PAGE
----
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Using technology to steal signs is banned in baseball. Teams consider this type of sign stealing a way of gaining an unfair advantage (Joe Maddon compared it to using PEDs). As far as I can tell, though, the reason stealing signs provides an unfair advantage is because they are banned and therefore most teams don't do it.

This case seems very different from PEDs, which have reason to be banned besides the competitive advantage gained. The significant negative health effects from using them are good reason to ban them to prevent them from becoming necessary to perform competitively. On the other hand, nobody is hurt from sign-stealing.

So if the MLB has a sign-stealing problem, why doesn't it just allow it entirely. That takes away the unfair competitive edge from stealing signs.

  • @JasonPSallinger I don't think either of those answer this question. – Daniel Dec 11 '19 at 21:10
  • "Why does the league find that unacceptable?" This information is contained in the first duplicate question linked above. Regardless of how you compare PEDs and this issue, it is simply illegal, and even noted so in sources in this first link above. If you believe this is not a duplicate, what makes your question different? – Jason P Sallinger Dec 11 '19 at 21:43
  • @JasonPSallinger I'm not asking why it's wrong or why it's illegal. I'm asking why don't they make it legal given the current problems? – Daniel Dec 11 '19 at 22:06
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    "Why don't they make it legal?" Because they have made it illegal. "But why did they make it illegal?" Duplicate. – Nij Dec 12 '19 at 4:00
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Sign stealing isn't really banned. However, the traditional, acceptable way is for a runner on second to look at the signs and covertly signal the batter. What the league finds unacceptable is using technology to steal signs (e.g. center field cameras, secret transmitters).

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  • That's exactly my question, though. Why does the league find that unacceptable? I edited the question to clarify that. – Daniel Dec 11 '19 at 15:33
  • The home team would have an unfair advantage. For example, consider video feeds piped into the home team's clubhouse but not the visitor's clubhouse. From the league's perspective, it's easier to ban any such attempts rather than legislate what is allowed, and continually having to close loopholes found by home teams to regain the upper hand. – chepner Jan 22 at 21:04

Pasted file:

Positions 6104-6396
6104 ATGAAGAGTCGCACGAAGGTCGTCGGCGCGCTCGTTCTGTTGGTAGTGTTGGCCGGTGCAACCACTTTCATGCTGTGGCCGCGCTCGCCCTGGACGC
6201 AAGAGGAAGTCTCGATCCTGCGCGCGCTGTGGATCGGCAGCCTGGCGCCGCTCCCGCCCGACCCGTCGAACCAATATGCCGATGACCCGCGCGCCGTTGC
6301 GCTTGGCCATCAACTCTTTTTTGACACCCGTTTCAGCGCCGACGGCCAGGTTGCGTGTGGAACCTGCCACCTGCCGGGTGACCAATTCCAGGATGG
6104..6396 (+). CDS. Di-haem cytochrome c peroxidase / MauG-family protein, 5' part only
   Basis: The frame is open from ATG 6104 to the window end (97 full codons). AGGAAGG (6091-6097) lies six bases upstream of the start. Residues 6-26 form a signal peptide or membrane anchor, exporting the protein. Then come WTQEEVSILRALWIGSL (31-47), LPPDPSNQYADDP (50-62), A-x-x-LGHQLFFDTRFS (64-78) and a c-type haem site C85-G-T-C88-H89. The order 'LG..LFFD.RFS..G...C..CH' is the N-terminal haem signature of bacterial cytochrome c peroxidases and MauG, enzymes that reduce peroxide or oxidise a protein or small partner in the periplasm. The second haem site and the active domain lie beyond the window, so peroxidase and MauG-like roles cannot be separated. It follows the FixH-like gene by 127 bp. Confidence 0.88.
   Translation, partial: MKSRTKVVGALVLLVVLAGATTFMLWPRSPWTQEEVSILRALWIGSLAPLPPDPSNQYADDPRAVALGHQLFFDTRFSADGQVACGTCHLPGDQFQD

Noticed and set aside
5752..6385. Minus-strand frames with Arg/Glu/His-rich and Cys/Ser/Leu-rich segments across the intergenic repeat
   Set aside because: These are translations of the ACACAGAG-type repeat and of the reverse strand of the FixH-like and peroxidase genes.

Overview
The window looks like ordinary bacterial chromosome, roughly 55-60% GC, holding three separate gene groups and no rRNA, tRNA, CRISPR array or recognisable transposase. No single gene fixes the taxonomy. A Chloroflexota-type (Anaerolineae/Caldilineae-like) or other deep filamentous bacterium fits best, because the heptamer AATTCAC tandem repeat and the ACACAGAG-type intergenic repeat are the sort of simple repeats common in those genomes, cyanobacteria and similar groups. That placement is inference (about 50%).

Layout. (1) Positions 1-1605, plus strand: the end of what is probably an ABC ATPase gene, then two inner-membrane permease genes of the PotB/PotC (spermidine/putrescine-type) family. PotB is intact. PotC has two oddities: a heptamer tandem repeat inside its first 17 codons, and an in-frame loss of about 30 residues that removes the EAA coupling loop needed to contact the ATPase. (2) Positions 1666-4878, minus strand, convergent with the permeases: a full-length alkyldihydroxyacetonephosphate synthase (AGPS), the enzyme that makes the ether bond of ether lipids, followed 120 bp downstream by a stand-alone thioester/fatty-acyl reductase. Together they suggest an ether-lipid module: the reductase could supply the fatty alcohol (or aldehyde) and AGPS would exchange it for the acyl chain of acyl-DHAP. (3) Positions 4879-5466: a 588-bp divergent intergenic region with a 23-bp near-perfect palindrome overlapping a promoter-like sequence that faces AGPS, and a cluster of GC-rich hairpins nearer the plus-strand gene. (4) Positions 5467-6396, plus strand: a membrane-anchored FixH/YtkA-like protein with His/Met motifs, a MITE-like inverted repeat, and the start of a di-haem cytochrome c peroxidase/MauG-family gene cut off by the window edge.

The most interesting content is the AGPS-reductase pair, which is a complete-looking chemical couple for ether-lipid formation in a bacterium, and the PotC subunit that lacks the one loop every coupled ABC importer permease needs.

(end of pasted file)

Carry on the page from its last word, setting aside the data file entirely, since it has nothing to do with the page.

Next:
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It is simple. Because it would make the games longer. MLB is trying to reduce game times and has limits on mound visits.

The art of signs and cryptology isn't rocket science - the more indicators and false positives the more secure your sign will be. Catchers could flash 30-40 different things and a camera would have a hard hard time in gametime coming up with the key.

And then the other reason is the defocus of baseball itself. If they just allowed video of everything a lot of discussion would be around MIT sign/signal-breakers. You would see a "war room" in the back with 5-6 guys trying to break signs, teams would then change their signs every inning or more and it would just add a ton of time and non-baseball things to the game.

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  • If the league had any real interest in reducing game time (and why would it? Longer games means more advertising time to sell), it would enforce rule 5.07(c) (which states that, with the bases unoccupied, the pitcher has 12 seconds after receiving the ball to deliver a pitch) and stop granting time so often during at-bats. – chepner Jan 22 at 21:09
  • @chepner - that is just wrong. Like plain wrong. Baseball every year spends time going over rules to reduce game time. I mean it is a simple search and you will see. 5.07(c) is basically unenforcable because of the allottment of batters timeouts and such. It is so uneforcable that mlb has talked it over and made sure that umpires give each pitcher AT LEAST one warning before calling it - it has been called the past few year... yes a few times a year. The only way it works is a "shot clock" that is on display that takes the time keeping away from the umpire. – Coach-D Jan 23 at 6:48

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